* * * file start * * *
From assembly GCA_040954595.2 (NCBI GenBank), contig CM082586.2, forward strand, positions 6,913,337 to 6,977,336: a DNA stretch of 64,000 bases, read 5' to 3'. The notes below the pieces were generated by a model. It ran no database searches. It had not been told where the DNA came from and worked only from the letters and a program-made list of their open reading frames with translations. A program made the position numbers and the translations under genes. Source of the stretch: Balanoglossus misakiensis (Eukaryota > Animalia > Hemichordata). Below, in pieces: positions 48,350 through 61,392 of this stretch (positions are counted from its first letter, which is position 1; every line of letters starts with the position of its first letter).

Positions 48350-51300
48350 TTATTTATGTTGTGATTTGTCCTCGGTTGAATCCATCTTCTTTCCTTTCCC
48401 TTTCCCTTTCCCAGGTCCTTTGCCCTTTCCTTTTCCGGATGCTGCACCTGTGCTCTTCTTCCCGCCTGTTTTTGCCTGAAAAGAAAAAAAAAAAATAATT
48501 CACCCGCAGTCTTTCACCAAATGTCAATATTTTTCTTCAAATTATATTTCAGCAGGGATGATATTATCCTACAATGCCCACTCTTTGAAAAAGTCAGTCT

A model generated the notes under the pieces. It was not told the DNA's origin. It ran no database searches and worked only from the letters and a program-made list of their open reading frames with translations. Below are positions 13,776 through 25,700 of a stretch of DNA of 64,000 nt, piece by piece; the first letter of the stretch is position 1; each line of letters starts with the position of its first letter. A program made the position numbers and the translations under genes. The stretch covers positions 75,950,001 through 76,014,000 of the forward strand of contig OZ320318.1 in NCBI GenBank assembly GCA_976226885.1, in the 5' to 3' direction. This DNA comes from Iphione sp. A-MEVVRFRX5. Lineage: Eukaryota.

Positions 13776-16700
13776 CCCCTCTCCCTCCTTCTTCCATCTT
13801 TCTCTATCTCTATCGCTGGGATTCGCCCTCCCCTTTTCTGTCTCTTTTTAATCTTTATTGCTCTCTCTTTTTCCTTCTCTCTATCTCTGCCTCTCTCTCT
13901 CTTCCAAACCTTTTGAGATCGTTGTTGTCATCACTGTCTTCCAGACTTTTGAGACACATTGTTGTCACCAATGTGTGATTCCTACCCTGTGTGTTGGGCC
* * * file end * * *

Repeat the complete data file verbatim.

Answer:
From assembly GCA_040954595.2 (NCBI GenBank), contig CM082586.2, forward strand, positions 6,913,337 to 6,977,336: a DNA stretch of 64,000 bases, read 5' to 3'. The notes below the pieces were generated by a model. It ran no database searches. It had not been told where the DNA came from and worked only from the letters and a program-made list of their open reading frames with translations. A program made the position numbers and the translations under genes. Source of the stretch: Balanoglossus misakiensis (Eukaryota > Animalia > Hemichordata). Below, in pieces: positions 48,350 through 61,392 of this stretch (positions are counted from its first letter, which is position 1; every line of letters starts with the position of its first letter).

Positions 48350-51300
48350 TTATTTATGTTGTGATTTGTCCTCGGTTGAATCCATCTTCTTTCCTTTCCC
48401 TTTCCCTTTCCCAGGTCCTTTGCCCTTTCCTTTTCCGGATGCTGCACCTGTGCTCTTCTTCCCGCCTGTTTTTGCCTGAAAAGAAAAAAAAAAAATAATT
48501 CACCCGCAGTCTTTCACCAAATGTCAATATTTTTCTTCAAATTATATTTCAGCAGGGATGATATTATCCTACAATGCCCACTCTTTGAAAAAGTCAGTCT

A model generated the notes under the pieces. It was not told the DNA's origin. It ran no database searches and worked only from the letters and a program-made list of their open reading frames with translations. Below are positions 13,776 through 25,700 of a stretch of DNA of 64,000 nt, piece by piece; the first letter of the stretch is position 1; each line of letters starts with the position of its first letter. A program made the position numbers and the translations under genes. The stretch covers positions 75,950,001 through 76,014,000 of the forward strand of contig OZ320318.1 in NCBI GenBank assembly GCA_976226885.1, in the 5' to 3' direction. This DNA comes from Iphione sp. A-MEVVRFRX5. Lineage: Eukaryota.

Positions 13776-16700
13776 CCCCTCTCCCTCCTTCTTCCATCTT
13801 TCTCTATCTCTATCGCTGGGATTCGCCCTCCCCTTTTCTGTCTCTTTTTAATCTTTATTGCTCTCTCTTTTTCCTTCTCTCTATCTCTGCCTCTCTCTCT
13901 CTTCCAAACCTTTTGAGATCGTTGTTGTCATCACTGTCTTCCAGACTTTTGAGACACATTGTTGTCACCAATGTGTGATTCCTACCCTGTGTGTTGGGCC